Researchers have found that the malware dubbed WinDealer, spread by Chinese-language Advanced Persistent Threat (APT) actor LuoYu, has the ability to perform intrusions through a “man-on-the-man” attack. -side”.
This revolutionary development, according to Kaspersky researchers, allows the actor to modify network traffic in transit to insert malicious payloads.
Such attacks are particularly dangerous and devastating because they require no interaction with the target to lead to a successful infection.
Following the findings of TeamT5, Kaspersky researchers discovered a new distribution method applied by operators to spread the WinDealer malware.
Specifically, they used a man-on-the-side attack to read traffic and insert new messages.
The general concept of a man-on-the-side attack is that when the attacker sees a request for a specific resource on the network (via their interception capabilities or their strategic position on the ISP’s network), they try to respond more quickly to the victim. than the legitimate server. If the attacker wins the “race”, then the target machine will use the data provided by the attacker instead of the normal data. Even if attackers don’t win most “races”, they can try again until they succeed, guaranteeing that they will eventually infect most devices.
Following an attack, the target device receives a spyware application that can collect an impressive amount of information. Attackers can view and download all files stored on the device and run a keyword search on all documents. Generally, LuoYu targets foreign diplomatic organizations established in China and members of the academic community as well as defense, logistics and telecommunications companies. The actor uses WinDealer to attack Windows devices.
Typically, malware contains a hard-coded command and control server from which the malicious operator controls the entire system. With information on this server, it is possible to block the IP address of the machines with which the malware interacts, thus neutralizing the threat. However, WinDealer relies on a complex IP generation algorithm to determine which machine to contact. This includes a range of 48,000 IP addresses, making it almost impossible for the operator to control even a small amount of addresses. The only way to explain this seemingly impossible network behavior is to postulate that attackers have significant interception capabilities over this IP range and can even read network packets that do not reach any destination.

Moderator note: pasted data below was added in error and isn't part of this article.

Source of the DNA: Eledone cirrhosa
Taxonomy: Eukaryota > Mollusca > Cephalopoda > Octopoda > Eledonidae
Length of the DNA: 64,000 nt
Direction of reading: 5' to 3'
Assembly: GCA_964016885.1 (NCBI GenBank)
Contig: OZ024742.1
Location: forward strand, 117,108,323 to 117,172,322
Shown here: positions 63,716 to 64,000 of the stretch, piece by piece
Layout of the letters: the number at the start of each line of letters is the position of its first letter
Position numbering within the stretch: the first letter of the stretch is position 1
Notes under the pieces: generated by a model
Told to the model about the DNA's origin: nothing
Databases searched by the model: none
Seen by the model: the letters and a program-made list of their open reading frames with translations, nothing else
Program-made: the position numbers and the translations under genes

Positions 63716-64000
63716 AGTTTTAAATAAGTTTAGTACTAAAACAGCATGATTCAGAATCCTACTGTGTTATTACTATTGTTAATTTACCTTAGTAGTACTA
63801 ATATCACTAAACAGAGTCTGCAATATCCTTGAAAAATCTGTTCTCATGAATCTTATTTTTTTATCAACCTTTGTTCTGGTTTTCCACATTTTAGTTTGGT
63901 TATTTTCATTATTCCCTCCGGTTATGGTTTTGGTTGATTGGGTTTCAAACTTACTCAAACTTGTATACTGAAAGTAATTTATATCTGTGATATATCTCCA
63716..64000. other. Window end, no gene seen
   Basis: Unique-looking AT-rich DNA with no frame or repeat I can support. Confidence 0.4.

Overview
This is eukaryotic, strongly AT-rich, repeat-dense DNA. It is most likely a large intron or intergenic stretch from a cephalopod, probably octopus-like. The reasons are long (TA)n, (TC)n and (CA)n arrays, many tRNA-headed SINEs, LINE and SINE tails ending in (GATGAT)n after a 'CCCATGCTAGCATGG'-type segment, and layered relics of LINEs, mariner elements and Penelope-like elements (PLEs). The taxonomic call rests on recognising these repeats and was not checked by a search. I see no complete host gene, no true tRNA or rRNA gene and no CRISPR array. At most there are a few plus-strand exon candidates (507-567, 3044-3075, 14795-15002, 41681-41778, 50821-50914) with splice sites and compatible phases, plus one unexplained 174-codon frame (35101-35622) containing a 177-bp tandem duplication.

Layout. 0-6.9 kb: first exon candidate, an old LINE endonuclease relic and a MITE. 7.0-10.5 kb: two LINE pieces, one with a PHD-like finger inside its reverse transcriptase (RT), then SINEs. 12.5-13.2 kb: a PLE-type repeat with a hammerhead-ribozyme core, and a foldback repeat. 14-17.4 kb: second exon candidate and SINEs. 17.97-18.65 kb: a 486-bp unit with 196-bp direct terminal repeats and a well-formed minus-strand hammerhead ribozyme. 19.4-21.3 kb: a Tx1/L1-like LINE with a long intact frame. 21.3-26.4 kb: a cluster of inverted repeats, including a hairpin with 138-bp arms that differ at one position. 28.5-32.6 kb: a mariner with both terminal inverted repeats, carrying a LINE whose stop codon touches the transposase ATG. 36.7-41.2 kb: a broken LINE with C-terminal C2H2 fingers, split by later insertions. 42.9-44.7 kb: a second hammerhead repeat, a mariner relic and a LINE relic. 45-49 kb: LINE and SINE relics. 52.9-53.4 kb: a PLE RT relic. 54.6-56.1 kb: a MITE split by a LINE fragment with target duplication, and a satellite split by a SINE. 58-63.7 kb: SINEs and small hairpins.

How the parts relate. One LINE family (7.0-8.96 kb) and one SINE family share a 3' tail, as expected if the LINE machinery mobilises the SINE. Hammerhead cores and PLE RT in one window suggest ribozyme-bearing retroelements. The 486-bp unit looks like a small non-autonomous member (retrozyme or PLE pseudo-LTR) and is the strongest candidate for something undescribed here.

The man-on-the-side attack is particularly devastating because it requires no interaction with the target to achieve a successful infection: all you need is a machine connected to the Internet. Additionally, there is nothing users can do to protect themselves other than route traffic through another network. This can be done with a VPN, but these may not be an option, depending on the territory, and would generally not be available to Chinese citizens.
The vast majority of LuoYu’s victims are in China, so Kaspersky experts believe APT LuoYu’s main focus is on victims and Chinese-speaking organizations tied to China. However, Kaspersky researchers also noticed attacks in other countries, such as Germany, Austria, the United States, the Czech Republic, Russia and India.
“LuoYu is an extremely sophisticated threat actor capable of taking advantage of features available only to the most mature attackers. We can only speculate how they were able to develop such abilities. Man-on-the-side attacks are extremely destructive because the only requirement to attack a device is that it is connected to the internet. Even if the attack fails the first time, attackers can repeat the process over and over again until they are successful. This is how they can carry out extremely dangerous and successful espionage attacks against their victims, which usually include diplomats, scientists and employees of other key sectors. Regardless of how the attack was carried out, the only way for potential victims to defend themselves is to remain extremely vigilant and have robust security procedures in place, such as regular virus scans, scanning of outgoing network traffic and extensive logging to detect anomalies,” comments Suguru Ishimaru, Senior Security Researcher with Kaspersky’s Global Research and Analysis Team (GReAT).